Technology shares have continued their bullish run with the tech-heavy NASDAQ closing at another record high overnight in the United States. Whilst the Australian market does not possess companies of the size and scale of Facebook, Amazon, Netflix and Alphabet (A shares), there are a number of intriguing technology companies listed on the ASX for Australian investors. Appen Ltd (ASX: APX) Appen is a global leader in developing high-quality human annotated datasets that are…
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Technology shares have continued their bullish run with the tech-heavy NASDAQ closing at another record high overnight in the United States. Whilst the Australian market does not possess companies of the size and scale of Facebook, Amazon, Netflix and Alphabet (A shares), there are a number of intriguing technology companies listed on the ASX for Australian investors.
Appen Ltd (ASX: APX)
Appen is a global leader in developing high-quality human annotated datasets that are used for machine learning and artificial intelligence. The company’s share price has risen 32% in 2018 after delivering a strong full year earnings report in February. Revenue for the period was up 50% to $166.6 million with underlying earnings before interest, tax, depreciation and amortisation (EBITDA) increasing 62% to $28.1 million.
Management has guided for underlying EBITDA in 2018 to be at the upper end of $50 million – $55 million, which is based on an AUD/USD exchange rate of 80 cents. Appen could exceed the upper end of this guidance on currency movements alone if the weakness in the Australian dollar persists over 2018.
Hansen Technologies Limited (ASX: HSN)
Hansen Technologies is a provider of customer care and billing software, and meter data management systems for a wide range of clients, including utilities, pay TV and telecommunications companies. The company’s share price is up 9% in 2018 after delivering a solid half yearly result in February. Hansen saw first half revenues for the period rise 36% to $118.4 million with net profit after tax climbing 33% to $18.0 million.
The main driver of growth was the acquisition of Nordic-based Enoro which delivered better-than-expected EBITDA margins. The company also benefitted from a lower effective tax rate following the reduction in the US federal corporate tax rate and Enoro’s profits being derived in Norway and Finland. The recent weakness in the Australian dollar could also boost future profits as only 19% of Hansen’s revenues are generated in AUD.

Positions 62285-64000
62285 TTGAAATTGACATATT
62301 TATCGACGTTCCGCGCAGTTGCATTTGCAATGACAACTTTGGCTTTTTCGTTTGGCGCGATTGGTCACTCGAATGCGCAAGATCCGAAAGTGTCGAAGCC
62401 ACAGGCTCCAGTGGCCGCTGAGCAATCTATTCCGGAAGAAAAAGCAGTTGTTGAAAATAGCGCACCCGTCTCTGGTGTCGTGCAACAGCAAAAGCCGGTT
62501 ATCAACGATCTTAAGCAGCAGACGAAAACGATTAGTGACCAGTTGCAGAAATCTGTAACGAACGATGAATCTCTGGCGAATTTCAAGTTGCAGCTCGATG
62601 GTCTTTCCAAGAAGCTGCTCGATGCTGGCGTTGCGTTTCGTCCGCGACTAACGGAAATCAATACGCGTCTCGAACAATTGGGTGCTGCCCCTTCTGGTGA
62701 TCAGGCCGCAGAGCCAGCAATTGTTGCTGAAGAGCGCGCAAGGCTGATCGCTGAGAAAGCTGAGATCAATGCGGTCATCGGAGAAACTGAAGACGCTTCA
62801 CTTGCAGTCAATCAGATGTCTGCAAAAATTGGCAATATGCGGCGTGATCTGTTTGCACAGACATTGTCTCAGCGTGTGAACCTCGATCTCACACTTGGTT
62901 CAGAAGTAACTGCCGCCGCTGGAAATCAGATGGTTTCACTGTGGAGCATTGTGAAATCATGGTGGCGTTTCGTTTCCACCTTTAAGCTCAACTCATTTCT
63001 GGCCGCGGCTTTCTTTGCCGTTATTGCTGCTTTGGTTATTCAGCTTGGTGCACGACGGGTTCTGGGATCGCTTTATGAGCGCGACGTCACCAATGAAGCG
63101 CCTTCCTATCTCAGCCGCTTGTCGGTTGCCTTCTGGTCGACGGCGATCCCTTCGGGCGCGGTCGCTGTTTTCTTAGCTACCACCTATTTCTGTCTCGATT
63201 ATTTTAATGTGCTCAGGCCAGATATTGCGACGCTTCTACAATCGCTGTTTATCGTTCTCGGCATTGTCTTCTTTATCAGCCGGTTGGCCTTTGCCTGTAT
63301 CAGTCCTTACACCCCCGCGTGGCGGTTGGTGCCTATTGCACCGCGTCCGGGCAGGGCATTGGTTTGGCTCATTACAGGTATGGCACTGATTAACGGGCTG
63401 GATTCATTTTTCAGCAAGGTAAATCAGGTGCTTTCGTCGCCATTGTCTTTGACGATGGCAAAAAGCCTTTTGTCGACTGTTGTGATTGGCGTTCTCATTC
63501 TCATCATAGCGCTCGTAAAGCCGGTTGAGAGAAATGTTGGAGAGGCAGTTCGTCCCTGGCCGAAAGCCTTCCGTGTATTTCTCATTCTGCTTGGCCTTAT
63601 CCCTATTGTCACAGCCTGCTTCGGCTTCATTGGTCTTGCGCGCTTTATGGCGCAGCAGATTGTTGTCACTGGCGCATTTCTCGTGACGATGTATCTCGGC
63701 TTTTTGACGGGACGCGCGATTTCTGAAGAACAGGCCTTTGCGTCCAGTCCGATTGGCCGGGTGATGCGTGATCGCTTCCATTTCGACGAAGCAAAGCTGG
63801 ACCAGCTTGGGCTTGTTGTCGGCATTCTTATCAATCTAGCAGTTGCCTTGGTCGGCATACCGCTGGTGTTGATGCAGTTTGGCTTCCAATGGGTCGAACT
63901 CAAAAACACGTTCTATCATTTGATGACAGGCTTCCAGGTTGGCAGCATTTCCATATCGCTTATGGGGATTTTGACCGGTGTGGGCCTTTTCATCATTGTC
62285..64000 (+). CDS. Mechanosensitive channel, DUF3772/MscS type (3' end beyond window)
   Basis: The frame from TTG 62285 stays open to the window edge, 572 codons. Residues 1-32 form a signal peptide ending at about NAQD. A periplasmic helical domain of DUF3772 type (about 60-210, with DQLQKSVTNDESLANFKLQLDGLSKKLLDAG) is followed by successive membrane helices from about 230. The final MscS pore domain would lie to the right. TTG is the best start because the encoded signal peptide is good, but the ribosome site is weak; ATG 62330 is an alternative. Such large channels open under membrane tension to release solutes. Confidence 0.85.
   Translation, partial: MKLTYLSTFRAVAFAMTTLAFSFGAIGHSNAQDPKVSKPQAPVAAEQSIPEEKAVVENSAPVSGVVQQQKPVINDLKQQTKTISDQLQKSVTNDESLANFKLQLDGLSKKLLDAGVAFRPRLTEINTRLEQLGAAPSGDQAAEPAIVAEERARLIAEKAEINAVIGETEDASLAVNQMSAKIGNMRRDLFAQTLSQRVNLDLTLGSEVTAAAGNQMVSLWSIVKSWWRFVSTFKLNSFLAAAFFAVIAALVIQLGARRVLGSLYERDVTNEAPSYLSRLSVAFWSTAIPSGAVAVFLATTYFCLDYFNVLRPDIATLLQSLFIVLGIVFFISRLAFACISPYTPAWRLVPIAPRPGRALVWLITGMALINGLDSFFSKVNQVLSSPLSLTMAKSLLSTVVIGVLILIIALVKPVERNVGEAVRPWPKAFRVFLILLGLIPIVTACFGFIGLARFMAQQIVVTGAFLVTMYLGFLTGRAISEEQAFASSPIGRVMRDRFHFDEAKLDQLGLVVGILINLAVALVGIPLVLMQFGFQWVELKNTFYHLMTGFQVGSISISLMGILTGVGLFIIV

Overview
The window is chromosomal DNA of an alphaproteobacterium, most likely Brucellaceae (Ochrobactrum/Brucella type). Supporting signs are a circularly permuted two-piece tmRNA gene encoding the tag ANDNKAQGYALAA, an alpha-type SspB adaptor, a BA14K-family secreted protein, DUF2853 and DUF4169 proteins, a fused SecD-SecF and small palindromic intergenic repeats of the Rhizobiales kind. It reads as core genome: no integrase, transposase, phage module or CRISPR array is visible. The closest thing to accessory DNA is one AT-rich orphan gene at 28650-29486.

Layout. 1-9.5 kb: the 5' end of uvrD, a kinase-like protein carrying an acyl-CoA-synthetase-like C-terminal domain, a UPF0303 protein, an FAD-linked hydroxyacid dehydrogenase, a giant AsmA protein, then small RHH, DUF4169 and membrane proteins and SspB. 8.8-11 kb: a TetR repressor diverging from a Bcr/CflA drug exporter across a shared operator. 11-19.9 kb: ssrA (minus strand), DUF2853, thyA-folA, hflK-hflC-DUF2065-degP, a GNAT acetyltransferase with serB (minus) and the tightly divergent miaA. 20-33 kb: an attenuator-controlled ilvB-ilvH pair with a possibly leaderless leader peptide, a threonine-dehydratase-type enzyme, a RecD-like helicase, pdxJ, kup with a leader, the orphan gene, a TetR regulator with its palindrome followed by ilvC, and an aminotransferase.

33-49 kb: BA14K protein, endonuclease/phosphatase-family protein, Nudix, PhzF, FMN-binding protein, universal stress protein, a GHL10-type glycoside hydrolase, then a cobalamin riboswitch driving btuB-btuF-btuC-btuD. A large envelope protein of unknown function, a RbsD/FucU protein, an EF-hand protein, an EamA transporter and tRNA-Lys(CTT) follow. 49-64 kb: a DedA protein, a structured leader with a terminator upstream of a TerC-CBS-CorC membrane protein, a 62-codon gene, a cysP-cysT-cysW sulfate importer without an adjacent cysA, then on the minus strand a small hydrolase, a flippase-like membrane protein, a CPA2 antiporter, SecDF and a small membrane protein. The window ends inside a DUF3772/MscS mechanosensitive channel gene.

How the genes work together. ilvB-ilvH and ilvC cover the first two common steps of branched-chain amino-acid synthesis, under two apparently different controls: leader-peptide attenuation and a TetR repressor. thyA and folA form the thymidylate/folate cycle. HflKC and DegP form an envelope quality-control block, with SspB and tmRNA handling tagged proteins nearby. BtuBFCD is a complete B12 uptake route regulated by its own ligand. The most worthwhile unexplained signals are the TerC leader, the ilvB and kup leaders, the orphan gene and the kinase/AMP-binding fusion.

Nearmap Ltd (ASX: NEA)
Nearmap is an aerial mapping company that sells its aerial imagery on a Software as a Service (SaaS) basis. The highly detailed visual and topographical content allows its diverse clientele to accurately survey and measure a location remotely to boost productivity by saving time and money on site visits.
Nearmap’s share price has risen 58% in 2018 after reporting a 27% increase in revenue from ordinary activities to $24.4 million for the first half of FY18, and a 31% increase in Annualised Contract Value (ACV) to $54.2 million. Nearmap uses the free cash flow from its profitable Australian operations to fund its expansion into the US market which delivered the majority of growth in ACV.
One of the world’s richest people is sounding the alarm on what could be a trillion-dollar technology.
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Motley Fool contributor Tim Katavic owns shares of Appen Ltd, Facebook and Alphabet (A shares). John Mackey, CEO of Whole Foods Market, an Amazon subsidiary, is a member of The Motley Fool’s board of directors. Suzanne Frey, an executive at Alphabet, is a member of The Motley Fool’s board of directors. The Motley Fool Australia's parent company Motley Fool Holdings Inc. owns shares of and recommends Alphabet (A shares), Amazon, Facebook, and Netflix. The Motley Fool Australia owns shares of and has recommended Nearmap Ltd. The Motley Fool Australia owns shares of Appen Ltd and Hansen Technologies. The Motley Fool Australia has recommended Alphabet (A shares), Amazon, Facebook, and Netflix. We Fools may not all hold the same opinions, but we all believe that considering a diverse range of insights makes us better investors. The Motley Fool has a disclosure policy. This article contains general investment advice only (under AFSL 400691). Authorised by Scott Phillips.